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The trombones—along with trumpets, horns, and tubas—make up the main groups of the brass instrument family. The name "trombone" means large trumpet, and that is how they were conceived.
The individual trombones that make up the group include the slide trombones — soprano trombone, the alto, tenor, bass, and contrabass trombones — and the valve trombone, which features valves in place of a slide. Of these, the alto, tenor, and bass trombone are used in the contemporary orchestra, with the tenor being the most often used in jazz.
Some slide trombones feature a valves or trigger that lowers the pitch and add to the range. This is a different situation than the valve trombone, which has no slide. The tenor trombone may have an F attachment, in which case, it may be referred to as a tenor-bass trombone, while the bass may have both an F and an E or D valve.
Trombones have either six or seven playing positions, specific placements of the slide, at each of which several pitches are available. In sixth or seventh position, depending on the instrument, the slide is completely out. In addition, a number of pitches can be created at multiple positions, while some can be played only at one position. A passage in which a player moves mainly between adjacent positions will be easier to play than one in which the player has to move between extreme positions.
The trombone may be used as a solo instrument or provide harmony. Famous trombone solos are included in:
- John Cage’s Solo for Sliding Trombone
- Leonard Bernstein’s Elegy for Mippy II
- Gustav Mahler’s Third Symphony
- Wolfgang Amadeus Mozart’s Requiem
- Christopher Rouse’s Trombone Concerto
- Paul Creston’s Fantasy for Trombone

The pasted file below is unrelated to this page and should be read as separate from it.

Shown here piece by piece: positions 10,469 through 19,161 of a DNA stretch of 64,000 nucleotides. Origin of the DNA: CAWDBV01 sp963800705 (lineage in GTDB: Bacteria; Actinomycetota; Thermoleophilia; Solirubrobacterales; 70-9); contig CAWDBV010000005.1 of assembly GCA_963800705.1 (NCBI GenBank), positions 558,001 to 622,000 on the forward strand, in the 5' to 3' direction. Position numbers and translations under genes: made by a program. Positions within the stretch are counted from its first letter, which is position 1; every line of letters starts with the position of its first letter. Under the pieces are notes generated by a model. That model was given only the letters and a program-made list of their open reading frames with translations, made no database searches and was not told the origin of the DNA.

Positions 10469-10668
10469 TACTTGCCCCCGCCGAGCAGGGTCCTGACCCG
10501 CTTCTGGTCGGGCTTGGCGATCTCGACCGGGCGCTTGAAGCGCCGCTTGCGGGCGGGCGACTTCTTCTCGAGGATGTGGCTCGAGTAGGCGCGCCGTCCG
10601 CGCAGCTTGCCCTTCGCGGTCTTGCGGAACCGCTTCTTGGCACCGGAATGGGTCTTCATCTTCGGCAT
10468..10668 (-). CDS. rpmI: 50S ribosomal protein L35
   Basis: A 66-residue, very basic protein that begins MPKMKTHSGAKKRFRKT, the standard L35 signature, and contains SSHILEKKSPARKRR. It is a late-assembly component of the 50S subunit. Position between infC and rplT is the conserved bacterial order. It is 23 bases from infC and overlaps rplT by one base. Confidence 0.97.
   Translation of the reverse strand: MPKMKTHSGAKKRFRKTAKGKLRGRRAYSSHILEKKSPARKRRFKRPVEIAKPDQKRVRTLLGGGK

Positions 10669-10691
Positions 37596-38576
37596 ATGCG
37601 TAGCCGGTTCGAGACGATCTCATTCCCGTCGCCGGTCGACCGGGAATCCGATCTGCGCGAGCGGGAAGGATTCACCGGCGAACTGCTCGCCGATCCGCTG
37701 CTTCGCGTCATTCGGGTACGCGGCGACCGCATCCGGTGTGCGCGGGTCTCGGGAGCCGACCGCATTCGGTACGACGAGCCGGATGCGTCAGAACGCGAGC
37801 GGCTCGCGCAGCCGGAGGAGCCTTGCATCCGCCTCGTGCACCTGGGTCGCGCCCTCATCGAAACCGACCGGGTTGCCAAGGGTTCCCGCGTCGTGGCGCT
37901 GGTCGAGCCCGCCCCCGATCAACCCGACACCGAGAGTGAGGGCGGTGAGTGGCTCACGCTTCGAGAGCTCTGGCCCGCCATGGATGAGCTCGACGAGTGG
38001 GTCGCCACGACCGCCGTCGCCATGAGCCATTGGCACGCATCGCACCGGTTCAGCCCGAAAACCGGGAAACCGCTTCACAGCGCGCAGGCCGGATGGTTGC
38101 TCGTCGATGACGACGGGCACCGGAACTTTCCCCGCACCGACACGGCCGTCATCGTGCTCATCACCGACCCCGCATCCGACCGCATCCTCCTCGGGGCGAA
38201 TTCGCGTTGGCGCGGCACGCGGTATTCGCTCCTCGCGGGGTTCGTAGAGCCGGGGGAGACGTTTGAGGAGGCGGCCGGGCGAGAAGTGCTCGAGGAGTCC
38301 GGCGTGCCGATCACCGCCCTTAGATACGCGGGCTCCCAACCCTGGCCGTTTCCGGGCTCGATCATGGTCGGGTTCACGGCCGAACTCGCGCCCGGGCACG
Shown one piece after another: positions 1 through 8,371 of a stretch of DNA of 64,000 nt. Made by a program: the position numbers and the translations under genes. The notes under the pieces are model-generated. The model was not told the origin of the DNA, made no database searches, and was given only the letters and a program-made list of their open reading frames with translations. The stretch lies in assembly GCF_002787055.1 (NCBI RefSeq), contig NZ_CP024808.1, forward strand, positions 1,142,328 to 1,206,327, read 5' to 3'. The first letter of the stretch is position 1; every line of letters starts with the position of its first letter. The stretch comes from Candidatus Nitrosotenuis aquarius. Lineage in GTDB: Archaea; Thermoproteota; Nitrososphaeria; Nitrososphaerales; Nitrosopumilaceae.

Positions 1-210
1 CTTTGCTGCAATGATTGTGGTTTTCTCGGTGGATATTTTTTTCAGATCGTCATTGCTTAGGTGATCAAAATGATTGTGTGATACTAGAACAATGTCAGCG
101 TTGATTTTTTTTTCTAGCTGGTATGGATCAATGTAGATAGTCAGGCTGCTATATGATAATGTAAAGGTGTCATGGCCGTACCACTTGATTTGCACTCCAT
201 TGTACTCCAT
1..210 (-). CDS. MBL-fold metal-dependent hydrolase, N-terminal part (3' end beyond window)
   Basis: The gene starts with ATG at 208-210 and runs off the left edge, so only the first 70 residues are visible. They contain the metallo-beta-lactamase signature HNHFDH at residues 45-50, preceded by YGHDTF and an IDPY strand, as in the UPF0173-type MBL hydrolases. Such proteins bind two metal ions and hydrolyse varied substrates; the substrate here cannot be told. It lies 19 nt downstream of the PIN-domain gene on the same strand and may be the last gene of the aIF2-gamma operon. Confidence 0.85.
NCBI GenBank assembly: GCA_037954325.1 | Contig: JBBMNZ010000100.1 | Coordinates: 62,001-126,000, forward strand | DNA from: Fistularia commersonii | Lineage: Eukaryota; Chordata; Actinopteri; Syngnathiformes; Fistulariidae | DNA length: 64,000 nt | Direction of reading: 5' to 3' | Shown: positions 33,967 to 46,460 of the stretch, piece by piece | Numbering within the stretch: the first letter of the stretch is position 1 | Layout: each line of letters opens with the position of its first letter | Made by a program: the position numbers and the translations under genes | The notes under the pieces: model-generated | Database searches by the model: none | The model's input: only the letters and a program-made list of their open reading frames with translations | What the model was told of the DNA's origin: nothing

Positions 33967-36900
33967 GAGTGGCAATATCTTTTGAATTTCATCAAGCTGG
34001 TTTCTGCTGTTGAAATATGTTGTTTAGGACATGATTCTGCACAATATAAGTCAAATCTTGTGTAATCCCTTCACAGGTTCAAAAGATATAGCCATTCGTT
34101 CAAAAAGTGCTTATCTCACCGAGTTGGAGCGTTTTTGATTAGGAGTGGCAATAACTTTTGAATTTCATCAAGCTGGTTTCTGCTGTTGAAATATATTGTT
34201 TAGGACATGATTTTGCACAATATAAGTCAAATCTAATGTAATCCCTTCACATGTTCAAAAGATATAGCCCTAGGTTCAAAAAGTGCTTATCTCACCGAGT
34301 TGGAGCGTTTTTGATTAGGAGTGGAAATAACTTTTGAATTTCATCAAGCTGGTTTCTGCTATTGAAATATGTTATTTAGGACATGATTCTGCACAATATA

- Tommy Dorsey’s “I’m Getting Sentimental Over You”
- Alexandre Guilmant’s Morceau Symphonique
- Igor Stravinsky’s The Firebird
Famous players include Christian Lindbergh, Alan Ralph, Bill Watrous, Joseph Alessi, Tito Puente, Tommy Dorsey, Frank Rosolino, Arthur Pryor, Don Lusher, Nick Hudson, Denis Wick, J.J. Johnson, Ian Bousfield, and Glenn Miller. Other well-known players include Leroy Kenfield, August Mausebach, and Carl Hampe, Urbie Green, Kai Winding, Ronald Borror, Ralph Sauer, and Henry Charles Smith. The most famous reference to trombones may be the song “Seventy-Six Trombones” from the musical The Music Man by Meredith Wilson.
Frequently Asked Questions
What is a trombone and how is it classified among musical instruments?
A trombone is a brass instrument known for its distinctive slide mechanism, which allows the player to change pitch by extending or shortening the instrument's tubing. It is classified as a low brass instrument and is a vital part of orchestras, jazz bands, and brass ensembles. The trombone produces a rich, full sound that can range from powerful and majestic to smooth and mellow, making it versatile across various musical genres.
How does a trombone produce sound?
Sound is produced on a trombone when the player's lips vibrate against the mouthpiece, creating a buzzing sound. This vibration travels through the air column inside the trombone's tubing. By moving the slide, the player changes the length of the tubing, which alters the pitch. The combination of lip tension (embouchure) and slide position allows the trombone to cover a wide range of notes.
What are the different types of trombones?
There are several types of trombones, each with unique characteristics. The most common is the tenor trombone, which is a standard choice in many ensembles. The bass trombone has a larger bell and typically has one or two valves to reach lower notes. The alto trombone is pitched higher than the tenor, and the soprano trombone, which is less common, is even higher in pitch. The contrabass trombone is the largest and lowest-pitched trombone used in orchestral settings.
Can beginners learn to play the trombone, and what challenges might they face?
Beginners can certainly learn to play the trombone, but they may face challenges such as mastering the slide positions, developing a strong embouchure, and producing a consistent tone. It's important for beginners to receive proper instruction and practice regularly. With dedication, even novices can enjoy making music with the trombone and gradually improve their skills.
What role does the trombone play in different music genres?
The trombone plays diverse roles across various music genres. In classical music, it adds depth and power to orchestral pieces. In jazz, it's known for its expressive slides and improvisational flexibility. Trombones are also prominent in marching bands, providing a strong bass line. In pop and rock, they often contribute to the brass section, adding punch and brightness. Each genre showcases the trombone's adaptability and its ability to blend or stand out.